By David F. Rooney
Revelstoke City Council caught an uncomfortable glimpse of the dark side of vacation rentals during a public hearing held just before their regular Tuesday afternoon meeting, November 8.
Vacation rentals seem to some homeowners to be a lovely way to make money. That may well be true but there is a dark and seamy side to it as well that pops into view when property owners decide they would rather turn tenants out of homes they have been renting, sometimes for years, in favour of turning that property into a vacation rental.
Such was the situation the Baechler family woke up to one day when their landlords, Stephen and Atsuko Knight, applied to the City for permission to transform their rental property at 1780 Illecillewaet Road into a vacation rental.
“Thank you for taking the time to address this letter concerning an application for Vacation Rental for 1780 Illecillewaet Road,” the Baechlers said in a letter to Council. “My family of four had been residents in this rental property since July 1, 2009. It was brought to my attention in August of 2016 that the landlord was going to occupy the residence as a primary property. We were presented with formal eviction notice that was had a tick box beside the reason for our displacement was due to the landlord moving into the property as a primary residence. We were to be out on November 1st.
“It was later brought to our attention that the landlord had applied to rezone the property as a vacation rental. A formal notice from the City was also delivered in early October to our door as well as our neighbour regarding rezoning. As tenants of this residence we were never once informed directly about this rezoning.
“The proper steps to inform us of the landlord’s intent were not taken in accordance to the British Columbia Tenancy Act.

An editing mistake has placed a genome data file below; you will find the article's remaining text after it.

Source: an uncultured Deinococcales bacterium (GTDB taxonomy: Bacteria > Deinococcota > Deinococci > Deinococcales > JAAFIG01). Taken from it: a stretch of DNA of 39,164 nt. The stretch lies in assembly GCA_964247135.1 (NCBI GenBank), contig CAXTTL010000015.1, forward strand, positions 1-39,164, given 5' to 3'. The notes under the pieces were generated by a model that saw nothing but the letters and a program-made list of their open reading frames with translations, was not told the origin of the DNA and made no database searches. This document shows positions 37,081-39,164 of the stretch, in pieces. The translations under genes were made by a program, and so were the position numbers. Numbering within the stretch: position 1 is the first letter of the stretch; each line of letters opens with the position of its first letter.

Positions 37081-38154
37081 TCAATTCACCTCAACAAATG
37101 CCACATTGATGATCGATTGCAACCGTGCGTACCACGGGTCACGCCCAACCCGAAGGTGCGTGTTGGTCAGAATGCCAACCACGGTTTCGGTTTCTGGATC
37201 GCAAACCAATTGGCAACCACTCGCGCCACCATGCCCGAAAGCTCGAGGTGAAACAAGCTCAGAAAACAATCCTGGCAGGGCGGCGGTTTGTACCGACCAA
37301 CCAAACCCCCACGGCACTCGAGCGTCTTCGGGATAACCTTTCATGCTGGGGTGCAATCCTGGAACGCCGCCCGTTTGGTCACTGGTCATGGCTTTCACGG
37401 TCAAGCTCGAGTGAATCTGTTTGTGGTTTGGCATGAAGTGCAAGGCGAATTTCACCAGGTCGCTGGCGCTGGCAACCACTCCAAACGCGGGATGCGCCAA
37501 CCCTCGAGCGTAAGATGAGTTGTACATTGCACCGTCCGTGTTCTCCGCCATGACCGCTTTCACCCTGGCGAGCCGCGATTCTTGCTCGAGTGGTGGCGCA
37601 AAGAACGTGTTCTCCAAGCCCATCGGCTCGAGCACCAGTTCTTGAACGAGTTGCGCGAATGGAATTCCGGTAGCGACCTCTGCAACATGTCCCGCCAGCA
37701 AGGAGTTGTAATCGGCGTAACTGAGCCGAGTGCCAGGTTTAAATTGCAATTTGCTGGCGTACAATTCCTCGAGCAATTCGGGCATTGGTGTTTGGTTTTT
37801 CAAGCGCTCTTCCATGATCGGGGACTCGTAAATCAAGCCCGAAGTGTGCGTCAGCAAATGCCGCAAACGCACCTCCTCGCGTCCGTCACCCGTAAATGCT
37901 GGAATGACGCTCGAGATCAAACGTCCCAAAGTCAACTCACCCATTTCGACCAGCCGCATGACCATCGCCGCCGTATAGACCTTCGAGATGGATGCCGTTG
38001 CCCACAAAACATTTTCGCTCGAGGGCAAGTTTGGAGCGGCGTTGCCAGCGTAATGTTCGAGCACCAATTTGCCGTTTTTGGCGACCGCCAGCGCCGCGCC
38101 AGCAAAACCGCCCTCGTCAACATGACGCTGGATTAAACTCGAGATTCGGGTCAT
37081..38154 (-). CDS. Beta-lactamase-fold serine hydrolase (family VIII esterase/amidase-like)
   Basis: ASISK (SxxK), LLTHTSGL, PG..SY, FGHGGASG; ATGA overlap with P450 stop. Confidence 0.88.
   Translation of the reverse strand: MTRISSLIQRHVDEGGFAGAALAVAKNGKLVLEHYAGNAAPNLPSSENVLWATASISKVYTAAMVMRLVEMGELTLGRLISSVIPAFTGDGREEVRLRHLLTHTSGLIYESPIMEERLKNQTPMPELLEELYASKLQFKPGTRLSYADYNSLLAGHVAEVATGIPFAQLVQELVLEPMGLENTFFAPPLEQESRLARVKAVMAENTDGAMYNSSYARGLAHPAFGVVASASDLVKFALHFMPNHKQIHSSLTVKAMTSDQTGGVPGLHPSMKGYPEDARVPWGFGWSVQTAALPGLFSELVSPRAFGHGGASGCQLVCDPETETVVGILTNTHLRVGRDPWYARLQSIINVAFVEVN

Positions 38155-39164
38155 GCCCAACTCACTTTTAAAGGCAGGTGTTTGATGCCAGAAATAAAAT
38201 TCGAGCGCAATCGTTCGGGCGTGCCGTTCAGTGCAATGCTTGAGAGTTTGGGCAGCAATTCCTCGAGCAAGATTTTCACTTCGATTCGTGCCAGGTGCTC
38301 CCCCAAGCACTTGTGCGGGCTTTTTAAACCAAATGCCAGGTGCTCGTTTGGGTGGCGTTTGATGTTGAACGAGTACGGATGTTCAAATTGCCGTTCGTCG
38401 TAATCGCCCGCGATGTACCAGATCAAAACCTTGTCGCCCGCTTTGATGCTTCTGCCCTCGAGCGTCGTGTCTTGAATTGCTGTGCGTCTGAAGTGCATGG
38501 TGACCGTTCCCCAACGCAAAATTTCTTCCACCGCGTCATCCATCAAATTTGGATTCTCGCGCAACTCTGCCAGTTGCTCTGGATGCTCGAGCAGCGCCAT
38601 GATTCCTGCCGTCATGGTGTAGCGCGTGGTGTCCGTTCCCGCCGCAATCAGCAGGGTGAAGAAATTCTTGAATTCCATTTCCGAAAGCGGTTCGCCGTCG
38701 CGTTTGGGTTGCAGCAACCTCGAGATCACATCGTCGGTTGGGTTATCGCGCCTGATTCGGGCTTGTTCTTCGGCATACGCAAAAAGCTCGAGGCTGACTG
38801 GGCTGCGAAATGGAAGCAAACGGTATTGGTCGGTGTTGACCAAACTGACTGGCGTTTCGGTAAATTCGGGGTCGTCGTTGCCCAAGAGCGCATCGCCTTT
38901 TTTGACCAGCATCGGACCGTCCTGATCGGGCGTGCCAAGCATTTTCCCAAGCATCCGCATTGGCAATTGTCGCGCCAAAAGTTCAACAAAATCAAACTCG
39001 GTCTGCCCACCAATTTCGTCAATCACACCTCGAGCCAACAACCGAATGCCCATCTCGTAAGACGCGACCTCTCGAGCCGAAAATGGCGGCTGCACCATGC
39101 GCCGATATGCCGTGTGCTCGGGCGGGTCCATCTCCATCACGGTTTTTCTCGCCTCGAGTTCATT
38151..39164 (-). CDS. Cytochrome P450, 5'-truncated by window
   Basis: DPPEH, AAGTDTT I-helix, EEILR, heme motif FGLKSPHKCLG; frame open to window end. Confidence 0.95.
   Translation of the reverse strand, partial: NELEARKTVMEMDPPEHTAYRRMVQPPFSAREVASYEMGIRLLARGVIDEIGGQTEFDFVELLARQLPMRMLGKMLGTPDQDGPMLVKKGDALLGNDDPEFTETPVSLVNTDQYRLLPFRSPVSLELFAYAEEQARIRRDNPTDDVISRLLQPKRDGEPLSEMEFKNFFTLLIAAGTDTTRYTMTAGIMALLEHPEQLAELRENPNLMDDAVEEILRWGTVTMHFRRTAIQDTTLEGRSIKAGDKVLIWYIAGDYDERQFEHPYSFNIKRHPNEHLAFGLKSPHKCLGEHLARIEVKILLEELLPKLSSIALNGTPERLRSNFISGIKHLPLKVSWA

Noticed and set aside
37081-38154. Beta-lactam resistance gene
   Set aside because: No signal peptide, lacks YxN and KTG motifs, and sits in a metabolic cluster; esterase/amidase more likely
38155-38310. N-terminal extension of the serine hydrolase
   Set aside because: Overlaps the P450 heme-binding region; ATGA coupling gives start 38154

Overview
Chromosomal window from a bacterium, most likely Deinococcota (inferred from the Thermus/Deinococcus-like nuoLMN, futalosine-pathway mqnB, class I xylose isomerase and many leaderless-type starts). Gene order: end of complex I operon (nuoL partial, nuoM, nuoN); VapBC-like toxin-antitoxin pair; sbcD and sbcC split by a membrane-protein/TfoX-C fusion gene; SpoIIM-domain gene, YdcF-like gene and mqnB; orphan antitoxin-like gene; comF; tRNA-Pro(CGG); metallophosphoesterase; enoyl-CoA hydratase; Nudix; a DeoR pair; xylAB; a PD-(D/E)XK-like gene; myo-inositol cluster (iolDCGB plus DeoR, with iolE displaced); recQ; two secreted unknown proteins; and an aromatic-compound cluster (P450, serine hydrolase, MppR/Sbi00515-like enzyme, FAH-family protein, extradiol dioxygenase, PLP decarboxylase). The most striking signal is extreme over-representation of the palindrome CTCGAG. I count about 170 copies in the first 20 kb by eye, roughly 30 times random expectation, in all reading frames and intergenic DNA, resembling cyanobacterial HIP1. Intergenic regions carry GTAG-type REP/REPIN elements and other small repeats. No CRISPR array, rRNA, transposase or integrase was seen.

“The process has left us scrambling to find accommodation or a home to purchase in Revelstoke. The current state of inventory has left us in a position where we are questioning whether or not we can stay in Revelstoke as there are no places for us to find suitable long-term accommodation in a realistic, affordable price range. We are working, middle-class professionals with a young family who are contributing members of our community who are unable to find solutions given the current state of growth in our community.”
Although the Baechlers were only people in the neigbourhood who objected in the writing to the vacation rental application, City Council was quite disturbed by potential outcome of the decision they were being asked to make. Council, has capped the number of legal vacation rentals in the city at 125, has been hearing a steady stream of vacation rental applications for the past five or six week. This vacation rental application is not the first one to be disapproved by Council. However, it was the first one rejected because a middle-class family was being turned out.
Mayor Mark McKee told the small crowd attending the five public hearings that vacation rentals will work only if applicants are “good neighbours.” Jill Zacharias, Revelstoke’s social development coordinator, testified at the public hearing saying, “I think this is indicative of what is happening in our community.” And that is precisely what Council and many others in town are worried about. There are already man illegal vacation rentals in town, depleting existing housing stocks for families and the y0ung people who come here to work.
You can watch the discussion commencing at the 55:20 mark on the first video below: